Grace Greenwood, in the Independent in noticing a Course of Lectures in which Mrs. Harper spoke (in Philadelphia) pays this tribute to her:
“Next on the course was Mrs Harper, a colored woman; about as colored as some of the Cuban belles I have met with at Saratoga. She has a noble head, this bronze muse; a strong face, with a shadowed glow upon it, indicative of thoughtful fervor, and of a nature most femininely sensitive, but not in the least morbid. Her form is delicate, her hands daintily small. She stands quietly beside her desk, and speaks without notes, with gestures few and fitting. Her manner is marked by dignity and composure. She is never assuming, never theatrical. In the first part of her lecture she was most impressive in her pleading for the race with whom her lot is cast. There was something touching in her attitude as their representative. The woe of two hundred years sighed through her tones. Every glance of her sad eyes was a mournful remonstrance against injustice and wrong. Feeling on her soul, as she must have felt it, the chilling weight of caste, she seemed to say:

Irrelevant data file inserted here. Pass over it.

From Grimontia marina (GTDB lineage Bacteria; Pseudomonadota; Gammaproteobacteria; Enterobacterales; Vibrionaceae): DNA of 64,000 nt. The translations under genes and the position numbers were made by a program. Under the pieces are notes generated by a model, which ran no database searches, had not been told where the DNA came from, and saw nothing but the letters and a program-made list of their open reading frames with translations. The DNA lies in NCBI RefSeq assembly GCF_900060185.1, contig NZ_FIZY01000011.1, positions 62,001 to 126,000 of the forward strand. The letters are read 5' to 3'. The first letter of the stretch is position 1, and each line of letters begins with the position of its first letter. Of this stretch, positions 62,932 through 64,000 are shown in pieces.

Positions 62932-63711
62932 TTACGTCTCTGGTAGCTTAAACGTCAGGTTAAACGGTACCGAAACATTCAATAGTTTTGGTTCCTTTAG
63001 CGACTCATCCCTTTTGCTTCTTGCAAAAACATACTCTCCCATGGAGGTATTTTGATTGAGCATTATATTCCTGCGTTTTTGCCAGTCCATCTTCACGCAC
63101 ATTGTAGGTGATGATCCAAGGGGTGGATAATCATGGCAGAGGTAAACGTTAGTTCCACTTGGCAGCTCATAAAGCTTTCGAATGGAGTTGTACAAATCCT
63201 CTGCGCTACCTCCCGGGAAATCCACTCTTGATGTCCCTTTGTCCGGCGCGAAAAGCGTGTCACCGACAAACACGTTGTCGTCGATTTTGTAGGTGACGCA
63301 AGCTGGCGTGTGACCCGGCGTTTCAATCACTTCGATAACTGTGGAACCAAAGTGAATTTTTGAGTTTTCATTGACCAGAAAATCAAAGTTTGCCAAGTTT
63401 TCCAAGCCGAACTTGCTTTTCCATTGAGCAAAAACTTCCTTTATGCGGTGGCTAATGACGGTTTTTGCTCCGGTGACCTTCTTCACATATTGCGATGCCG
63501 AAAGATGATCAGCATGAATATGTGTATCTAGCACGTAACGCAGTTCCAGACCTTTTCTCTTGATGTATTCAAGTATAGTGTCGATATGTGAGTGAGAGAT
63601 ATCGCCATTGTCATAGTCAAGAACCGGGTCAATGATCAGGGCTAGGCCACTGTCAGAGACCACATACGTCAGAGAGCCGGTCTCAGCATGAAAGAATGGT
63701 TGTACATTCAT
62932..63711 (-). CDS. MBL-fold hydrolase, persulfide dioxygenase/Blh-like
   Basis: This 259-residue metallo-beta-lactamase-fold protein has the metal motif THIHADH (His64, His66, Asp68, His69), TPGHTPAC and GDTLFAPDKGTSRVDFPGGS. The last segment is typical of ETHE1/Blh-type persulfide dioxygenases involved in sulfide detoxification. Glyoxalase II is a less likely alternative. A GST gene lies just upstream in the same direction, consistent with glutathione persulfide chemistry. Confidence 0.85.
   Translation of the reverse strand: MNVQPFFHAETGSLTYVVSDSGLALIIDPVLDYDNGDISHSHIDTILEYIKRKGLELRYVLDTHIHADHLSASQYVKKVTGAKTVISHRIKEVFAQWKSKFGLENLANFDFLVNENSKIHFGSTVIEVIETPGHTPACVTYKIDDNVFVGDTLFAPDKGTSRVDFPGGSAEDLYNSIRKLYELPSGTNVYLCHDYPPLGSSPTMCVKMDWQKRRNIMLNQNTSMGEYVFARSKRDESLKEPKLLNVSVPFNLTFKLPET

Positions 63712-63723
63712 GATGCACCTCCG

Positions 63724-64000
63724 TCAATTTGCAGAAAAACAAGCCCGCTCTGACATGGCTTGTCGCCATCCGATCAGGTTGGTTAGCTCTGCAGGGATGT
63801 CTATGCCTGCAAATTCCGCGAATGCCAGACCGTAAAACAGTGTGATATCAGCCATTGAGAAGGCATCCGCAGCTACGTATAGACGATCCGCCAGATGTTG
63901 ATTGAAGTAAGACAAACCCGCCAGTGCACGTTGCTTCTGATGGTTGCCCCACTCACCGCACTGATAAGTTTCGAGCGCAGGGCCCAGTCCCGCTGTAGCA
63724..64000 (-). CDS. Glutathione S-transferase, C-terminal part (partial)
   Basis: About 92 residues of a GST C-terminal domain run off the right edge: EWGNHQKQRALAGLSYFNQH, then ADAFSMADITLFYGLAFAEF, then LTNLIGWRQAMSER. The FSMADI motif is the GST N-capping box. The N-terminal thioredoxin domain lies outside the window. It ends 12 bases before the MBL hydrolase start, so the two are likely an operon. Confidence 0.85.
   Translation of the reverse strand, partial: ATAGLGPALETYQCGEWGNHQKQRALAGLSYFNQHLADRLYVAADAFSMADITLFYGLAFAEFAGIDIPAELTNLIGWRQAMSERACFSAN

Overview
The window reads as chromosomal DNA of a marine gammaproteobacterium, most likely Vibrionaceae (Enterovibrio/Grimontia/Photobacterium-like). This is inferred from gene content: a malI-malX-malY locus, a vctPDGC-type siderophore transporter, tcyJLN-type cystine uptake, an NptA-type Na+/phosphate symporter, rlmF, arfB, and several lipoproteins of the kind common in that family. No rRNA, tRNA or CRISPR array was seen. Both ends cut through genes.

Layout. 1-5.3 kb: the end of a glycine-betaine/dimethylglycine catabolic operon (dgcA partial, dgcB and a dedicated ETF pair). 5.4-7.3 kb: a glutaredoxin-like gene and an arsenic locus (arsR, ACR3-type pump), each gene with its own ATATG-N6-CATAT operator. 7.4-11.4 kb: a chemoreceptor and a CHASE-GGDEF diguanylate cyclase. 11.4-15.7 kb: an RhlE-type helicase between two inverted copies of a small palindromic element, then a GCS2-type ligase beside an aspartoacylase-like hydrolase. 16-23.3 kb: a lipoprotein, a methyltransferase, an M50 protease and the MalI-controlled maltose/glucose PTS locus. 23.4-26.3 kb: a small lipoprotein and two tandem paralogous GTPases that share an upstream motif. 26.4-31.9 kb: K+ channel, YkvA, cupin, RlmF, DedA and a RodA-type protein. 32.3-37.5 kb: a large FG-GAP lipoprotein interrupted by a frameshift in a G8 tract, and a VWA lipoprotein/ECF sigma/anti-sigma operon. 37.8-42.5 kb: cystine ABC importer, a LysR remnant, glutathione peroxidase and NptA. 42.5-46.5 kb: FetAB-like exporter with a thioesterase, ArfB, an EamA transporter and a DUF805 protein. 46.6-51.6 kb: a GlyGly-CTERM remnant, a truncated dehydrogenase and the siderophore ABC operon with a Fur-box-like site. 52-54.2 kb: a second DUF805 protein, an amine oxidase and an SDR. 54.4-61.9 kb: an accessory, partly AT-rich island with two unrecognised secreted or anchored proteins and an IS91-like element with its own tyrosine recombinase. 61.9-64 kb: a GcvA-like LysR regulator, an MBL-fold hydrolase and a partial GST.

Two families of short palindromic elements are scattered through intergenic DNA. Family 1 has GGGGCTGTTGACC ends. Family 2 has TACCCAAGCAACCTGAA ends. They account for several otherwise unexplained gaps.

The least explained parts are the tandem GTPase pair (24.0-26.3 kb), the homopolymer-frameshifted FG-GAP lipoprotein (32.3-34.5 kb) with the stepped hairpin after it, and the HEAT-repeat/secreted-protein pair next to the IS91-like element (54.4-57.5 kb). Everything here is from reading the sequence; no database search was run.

my heavy heart up solemnly,
As once Eleotra her sepulchral urn.’
... As I listened to her, there swept over me, in a chill wave of horror, the realization that this noble woman had she not been rescued from her mother’s condition, might have been sold on the auction-block, to the highest bidder—her intellect, fancy, eloquence, the flashing wit, that might make the delight of a Parisian saloon, and her pure, Christian character all thrown in—the recollection that women like her could be dragged out of public conveyances in our own city, or frowned out of fashionable churches by Anglo-Saxon saints.”
* * * * *
ILLUSTRATIONS, 7, 8.